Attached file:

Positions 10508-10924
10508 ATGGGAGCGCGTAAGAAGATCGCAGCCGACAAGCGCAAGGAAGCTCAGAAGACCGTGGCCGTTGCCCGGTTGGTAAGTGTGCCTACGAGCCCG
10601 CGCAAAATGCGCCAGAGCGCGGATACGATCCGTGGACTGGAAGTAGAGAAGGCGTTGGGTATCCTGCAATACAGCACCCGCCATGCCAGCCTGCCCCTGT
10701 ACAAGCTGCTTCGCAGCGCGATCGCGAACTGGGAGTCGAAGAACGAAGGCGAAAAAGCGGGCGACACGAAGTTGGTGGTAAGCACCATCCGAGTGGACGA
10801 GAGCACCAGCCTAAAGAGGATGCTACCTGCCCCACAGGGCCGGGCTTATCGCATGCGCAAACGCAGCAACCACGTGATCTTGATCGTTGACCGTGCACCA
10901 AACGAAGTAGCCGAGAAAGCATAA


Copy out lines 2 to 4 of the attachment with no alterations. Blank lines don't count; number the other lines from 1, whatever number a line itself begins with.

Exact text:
10508 ATGGGAGCGCGTAAGAAGATCGCAGCCGACAAGCGCAAGGAAGCTCAGAAGACCGTGGCCGTTGCCCGGTTGGTAAGTGTGCCTACGAGCCCG
10601 CGCAAAATGCGCCAGAGCGCGGATACGATCCGTGGACTGGAAGTAGAGAAGGCGTTGGGTATCCTGCAATACAGCACCCGCCATGCCAGCCTGCCCCTGT
10701 ACAAGCTGCTTCGCAGCGCGATCGCGAACTGGGAGTCGAAGAACGAAGGCGAAAAAGCGGGCGACACGAAGTTGGTGGTAAGCACCATCCGAGTGGACGA